Tuesday, July 27, 2021

Much Wenlock, Shropshire

 

Not quite doomed

We know it’s all fleeting now, don’t we? In these times of pandemic and climate change we know that things we’ve taken for granted are no longer the certainties we thought. To mourn the demise of long-distance air travel or petrol cars might seem trivial when human life itself is so fragile or when swathes of houses and alas their occupants succumb to floods and mudslides in Germany or wildfires in Australia or North America. But briefly, and because I came across it the other day, here’s a building that seems to be symbolic of the loss of a kind of ‘motoring’ that’s already long gone. It’s a garage on one of the roads into Much Wenlock, a structure of wood and corrugated iron that cannot have cost much to build but must have serviced cars and small commercial vehicles for decades.

The main body of the building is a large workshop, with glazed sides to admit plenty of light – at the front it has a bright blue door to the right, behind the furthest petrol pump, big enough to admit a car or largish van. This side of the door is a lean-to containing a small shop full of old cans, oily rags and Ferodo fan belts, and next to the shop, also under the lean-to roof, is a trio of petrol pumps. These represent three generations of pump: an early slender-topped pump,* a later tall one with an analogue, clock-face style dial probably dating to the 1940s or 50s, and in the centre one (of the 1970s perhaps) with a mechanical digital display in which slowly turning numerals register the amount of petrol and the cost. None of these have their globes to show the brand of fuel on sale, and all have flaking paint but look restorable.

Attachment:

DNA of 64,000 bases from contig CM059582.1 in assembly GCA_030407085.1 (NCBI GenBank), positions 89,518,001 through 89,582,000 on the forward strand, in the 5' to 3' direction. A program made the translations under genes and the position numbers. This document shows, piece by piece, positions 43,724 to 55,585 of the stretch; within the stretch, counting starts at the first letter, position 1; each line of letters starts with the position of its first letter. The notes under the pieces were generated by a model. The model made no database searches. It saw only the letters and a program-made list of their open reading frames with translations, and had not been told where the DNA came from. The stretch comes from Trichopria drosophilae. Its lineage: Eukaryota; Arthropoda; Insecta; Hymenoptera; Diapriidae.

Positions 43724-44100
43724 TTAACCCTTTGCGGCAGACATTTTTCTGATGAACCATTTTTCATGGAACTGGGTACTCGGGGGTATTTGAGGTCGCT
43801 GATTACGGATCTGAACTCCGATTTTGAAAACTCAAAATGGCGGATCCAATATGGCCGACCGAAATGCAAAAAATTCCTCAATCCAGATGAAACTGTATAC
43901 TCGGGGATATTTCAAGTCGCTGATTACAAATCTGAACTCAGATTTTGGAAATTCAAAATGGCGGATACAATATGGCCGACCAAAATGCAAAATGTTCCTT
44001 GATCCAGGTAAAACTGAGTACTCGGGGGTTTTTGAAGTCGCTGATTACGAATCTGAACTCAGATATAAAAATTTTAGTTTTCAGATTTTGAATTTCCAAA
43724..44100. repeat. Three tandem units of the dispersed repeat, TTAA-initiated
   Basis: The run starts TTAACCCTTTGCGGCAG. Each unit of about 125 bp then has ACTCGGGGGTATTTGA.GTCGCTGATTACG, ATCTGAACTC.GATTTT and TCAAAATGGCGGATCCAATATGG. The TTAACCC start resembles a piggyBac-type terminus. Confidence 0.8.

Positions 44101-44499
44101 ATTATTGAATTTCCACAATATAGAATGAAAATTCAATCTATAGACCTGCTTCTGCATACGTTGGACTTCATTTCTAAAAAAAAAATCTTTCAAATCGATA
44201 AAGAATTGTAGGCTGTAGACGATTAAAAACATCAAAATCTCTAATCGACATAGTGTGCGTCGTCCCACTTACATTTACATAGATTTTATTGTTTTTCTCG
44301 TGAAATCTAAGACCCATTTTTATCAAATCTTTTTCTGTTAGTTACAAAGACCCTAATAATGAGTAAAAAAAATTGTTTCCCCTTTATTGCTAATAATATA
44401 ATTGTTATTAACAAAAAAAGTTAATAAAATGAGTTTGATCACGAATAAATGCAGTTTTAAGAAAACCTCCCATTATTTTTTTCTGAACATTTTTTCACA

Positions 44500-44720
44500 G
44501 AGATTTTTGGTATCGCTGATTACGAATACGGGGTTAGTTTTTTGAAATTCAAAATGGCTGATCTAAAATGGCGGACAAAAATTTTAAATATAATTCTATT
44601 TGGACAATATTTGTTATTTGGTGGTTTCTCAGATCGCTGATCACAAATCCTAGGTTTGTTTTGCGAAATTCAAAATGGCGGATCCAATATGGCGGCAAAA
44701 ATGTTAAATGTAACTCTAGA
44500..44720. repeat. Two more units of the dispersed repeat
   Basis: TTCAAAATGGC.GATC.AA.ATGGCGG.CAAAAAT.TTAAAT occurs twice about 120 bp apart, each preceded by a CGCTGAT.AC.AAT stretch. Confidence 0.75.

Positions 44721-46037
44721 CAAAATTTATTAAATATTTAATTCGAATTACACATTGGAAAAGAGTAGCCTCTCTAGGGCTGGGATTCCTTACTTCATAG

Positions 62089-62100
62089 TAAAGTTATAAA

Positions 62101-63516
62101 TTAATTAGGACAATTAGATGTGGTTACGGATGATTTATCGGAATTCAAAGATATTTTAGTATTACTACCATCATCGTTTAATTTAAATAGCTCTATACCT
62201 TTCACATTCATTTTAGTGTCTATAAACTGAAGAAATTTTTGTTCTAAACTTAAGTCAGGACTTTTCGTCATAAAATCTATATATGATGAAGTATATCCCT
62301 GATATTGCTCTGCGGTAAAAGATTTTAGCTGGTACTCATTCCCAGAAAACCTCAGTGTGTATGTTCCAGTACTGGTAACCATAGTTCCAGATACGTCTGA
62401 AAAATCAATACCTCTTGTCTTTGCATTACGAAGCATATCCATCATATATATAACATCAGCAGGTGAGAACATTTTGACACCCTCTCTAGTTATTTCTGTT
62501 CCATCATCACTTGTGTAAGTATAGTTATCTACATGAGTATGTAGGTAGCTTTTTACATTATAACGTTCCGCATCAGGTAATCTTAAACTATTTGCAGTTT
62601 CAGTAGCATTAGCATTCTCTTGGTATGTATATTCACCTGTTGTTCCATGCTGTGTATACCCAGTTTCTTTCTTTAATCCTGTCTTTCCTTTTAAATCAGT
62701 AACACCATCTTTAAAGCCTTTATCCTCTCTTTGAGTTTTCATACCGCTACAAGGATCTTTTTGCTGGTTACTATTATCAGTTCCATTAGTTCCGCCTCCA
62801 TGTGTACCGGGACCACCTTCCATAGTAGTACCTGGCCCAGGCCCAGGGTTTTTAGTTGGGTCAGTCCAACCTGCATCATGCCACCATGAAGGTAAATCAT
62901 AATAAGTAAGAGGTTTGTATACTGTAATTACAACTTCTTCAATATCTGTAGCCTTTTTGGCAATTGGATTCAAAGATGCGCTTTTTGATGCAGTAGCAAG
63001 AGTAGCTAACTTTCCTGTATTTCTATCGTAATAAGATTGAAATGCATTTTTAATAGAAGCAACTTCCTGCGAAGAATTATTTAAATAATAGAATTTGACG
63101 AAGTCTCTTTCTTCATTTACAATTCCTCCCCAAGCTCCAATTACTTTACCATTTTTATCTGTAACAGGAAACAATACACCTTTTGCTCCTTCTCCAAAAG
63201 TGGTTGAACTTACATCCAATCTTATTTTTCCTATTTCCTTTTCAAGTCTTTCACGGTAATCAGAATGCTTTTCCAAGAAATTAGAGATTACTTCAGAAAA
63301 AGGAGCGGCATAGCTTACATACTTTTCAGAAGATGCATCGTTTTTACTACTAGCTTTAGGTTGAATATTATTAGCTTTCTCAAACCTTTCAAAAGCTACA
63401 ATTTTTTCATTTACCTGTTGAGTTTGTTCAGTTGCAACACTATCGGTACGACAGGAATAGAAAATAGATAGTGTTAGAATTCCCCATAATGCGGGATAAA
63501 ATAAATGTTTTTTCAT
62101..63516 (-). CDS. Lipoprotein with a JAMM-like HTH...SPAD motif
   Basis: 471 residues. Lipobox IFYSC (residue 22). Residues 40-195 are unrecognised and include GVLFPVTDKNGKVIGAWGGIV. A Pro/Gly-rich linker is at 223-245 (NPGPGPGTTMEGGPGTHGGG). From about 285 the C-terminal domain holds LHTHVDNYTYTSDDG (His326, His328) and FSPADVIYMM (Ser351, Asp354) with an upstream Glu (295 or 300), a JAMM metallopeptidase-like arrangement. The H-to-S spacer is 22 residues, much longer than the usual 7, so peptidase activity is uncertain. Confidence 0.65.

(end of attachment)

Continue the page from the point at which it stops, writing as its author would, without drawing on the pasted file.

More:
From the well painted but slowly vanishing lettered sign to the humblest rusting file inside, this garage is a bit of motoring history, testimony to thousands of fill-ups, oil changes, and repairs. Clearly, as the paint flakes and the corrugated iron on the roof acquires another layer of rich iron oxide patina,† its decline continues as it becomes another vanished thing people once took for granted. And yet. The day after I took this photograph I passed by again to discover that someone had come along and wrapped those three pumps in a protective tarpaulin. To what end? To help preserve them in situ ahead of a restoration job? Or in preparation for a move to a place where they’d be cared for? I don’t know. But perhaps it’s a lesson not to assume too much. Not quite everything that seems to be going is necessarily rotting away. Let’s cling on to that.§

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* I’m not sure of the exact dates of these pumps; I’ve seen ones similar to this early one dated to the 1920s.

† Iron oxide patina. Yes, that’s rust to most of us.

§ The best book on the architecture of motor vehicles is Kathryn A Morrison and John Minnis, Carscapes, (Yale UP, 2012); for a brief treatment of the small out-of-town garage see also Llyn E Morris, The Country Garage (Shire, 1985)

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